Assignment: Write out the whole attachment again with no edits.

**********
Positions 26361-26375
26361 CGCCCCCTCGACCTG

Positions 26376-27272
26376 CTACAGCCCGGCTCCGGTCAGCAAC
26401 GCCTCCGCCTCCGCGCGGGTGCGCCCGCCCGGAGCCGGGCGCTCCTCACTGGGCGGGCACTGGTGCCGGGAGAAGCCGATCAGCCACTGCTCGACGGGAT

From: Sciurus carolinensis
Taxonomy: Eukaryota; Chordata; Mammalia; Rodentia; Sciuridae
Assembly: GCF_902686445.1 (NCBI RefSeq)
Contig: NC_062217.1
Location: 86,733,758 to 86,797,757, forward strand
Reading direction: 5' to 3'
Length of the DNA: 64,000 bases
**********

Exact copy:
Positions 26361-26375
26361 CGCCCCCTCGACCTG

Positions 26376-27272
26376 CTACAGCCCGGCTCCGGTCAGCAAC
26401 GCCTCCGCCTCCGCGCGGGTGCGCCCGCCCGGAGCCGGGCGCTCCTCACTGGGCGGGCACTGGTGCCGGGAGAAGCCGATCAGCCACTGCTCGACGGGAT

From: Sciurus carolinensis
Taxonomy: Eukaryota; Chordata; Mammalia; Rodentia; Sciuridae
Assembly: GCF_902686445.1 (NCBI RefSeq)
Contig: NC_062217.1
Location: 86,733,758 to 86,797,757, forward strand
Reading direction: 5' to 3'
Length of the DNA: 64,000 bases